The more you know: Birth injuries

No one is perfect. No labor experience is perfect. But unless a professional tells you something is abnormal, you don’t go in expecting trauma.

I am grateful every day that it was me who sustained injury rather than my son.

That’s not always the case. And sometimes both mother and baby are injured in severe and lasting ways. I’m not writing this to scare anyone. I’m writing this because knowledge is power. Among all the getting ready for baby and labor and delivery books I read, I never encountered information about the risks to the mother’s pelvis or that the pelvis could be a risk factor for injury to the child.

I was doing some reading online today and found this site: BirthInjury.org. It’s a network for families of children who sustained birth injuries, including Brachial Plexus and Cerebral Palsy.

The site lists the mother’s “pelvic size or shape” as a risk factor for Shoulder Dystocia, the cause of “virtually all” permanent brachial plexus injuries.

The birthing process can be complicated by either a small pelvis or an unusual shape to the pelvis. Either one increases the likelihood of the baby getting stuck. The size and shape of the pelvis should be determined in the first prenatal examination. Unfortunately many doctors and midwives fail to perform this basic procedure.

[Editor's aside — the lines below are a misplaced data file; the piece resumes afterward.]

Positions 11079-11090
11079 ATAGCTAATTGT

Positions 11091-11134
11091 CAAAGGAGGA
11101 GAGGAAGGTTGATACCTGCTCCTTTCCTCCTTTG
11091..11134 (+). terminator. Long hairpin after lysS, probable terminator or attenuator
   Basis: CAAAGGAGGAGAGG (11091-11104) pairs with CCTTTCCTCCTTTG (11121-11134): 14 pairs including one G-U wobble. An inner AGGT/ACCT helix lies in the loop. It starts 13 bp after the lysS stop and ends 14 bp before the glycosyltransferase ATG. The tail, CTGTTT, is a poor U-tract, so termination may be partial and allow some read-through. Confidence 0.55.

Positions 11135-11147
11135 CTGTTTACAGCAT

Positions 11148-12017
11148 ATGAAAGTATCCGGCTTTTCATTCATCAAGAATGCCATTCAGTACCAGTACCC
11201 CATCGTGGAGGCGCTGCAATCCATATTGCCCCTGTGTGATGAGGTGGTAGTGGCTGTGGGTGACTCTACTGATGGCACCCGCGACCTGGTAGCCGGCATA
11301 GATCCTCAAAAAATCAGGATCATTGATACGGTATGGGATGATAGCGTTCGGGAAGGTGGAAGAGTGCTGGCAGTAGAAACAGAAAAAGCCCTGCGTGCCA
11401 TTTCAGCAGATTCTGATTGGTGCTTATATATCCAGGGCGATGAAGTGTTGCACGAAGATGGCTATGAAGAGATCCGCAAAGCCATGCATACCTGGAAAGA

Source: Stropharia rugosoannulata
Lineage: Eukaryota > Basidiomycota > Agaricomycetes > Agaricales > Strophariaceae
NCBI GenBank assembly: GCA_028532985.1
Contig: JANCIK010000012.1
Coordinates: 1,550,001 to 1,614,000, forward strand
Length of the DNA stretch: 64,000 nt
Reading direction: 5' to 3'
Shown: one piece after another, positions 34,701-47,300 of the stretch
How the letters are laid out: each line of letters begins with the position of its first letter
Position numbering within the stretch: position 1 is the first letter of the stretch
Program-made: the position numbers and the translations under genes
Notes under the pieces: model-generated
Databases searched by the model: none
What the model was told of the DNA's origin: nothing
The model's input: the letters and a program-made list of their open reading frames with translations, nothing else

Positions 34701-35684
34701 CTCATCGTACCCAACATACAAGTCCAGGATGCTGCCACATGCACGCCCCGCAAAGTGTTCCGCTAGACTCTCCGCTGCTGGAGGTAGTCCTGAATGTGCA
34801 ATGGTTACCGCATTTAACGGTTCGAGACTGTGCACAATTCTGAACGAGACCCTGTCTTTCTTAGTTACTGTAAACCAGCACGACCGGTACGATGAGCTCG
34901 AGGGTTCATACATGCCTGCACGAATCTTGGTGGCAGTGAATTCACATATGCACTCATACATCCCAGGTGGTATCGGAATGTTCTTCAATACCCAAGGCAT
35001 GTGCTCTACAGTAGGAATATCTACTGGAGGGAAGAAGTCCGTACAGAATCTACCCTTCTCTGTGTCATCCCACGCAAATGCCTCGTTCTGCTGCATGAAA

To be clear about my experience, while it is true my son was “stuck” in the birth canal, it was not his shoulder that was stuck. He was “crowned” for several hours, but was completely inside my body until after I felt the tear at my pelvis.

To all of the families out there who live every day with the effects of birth injury, you have my upmost respect and support. I will do my best to raise awareness of the the important role the pelvis plays in childbirth.

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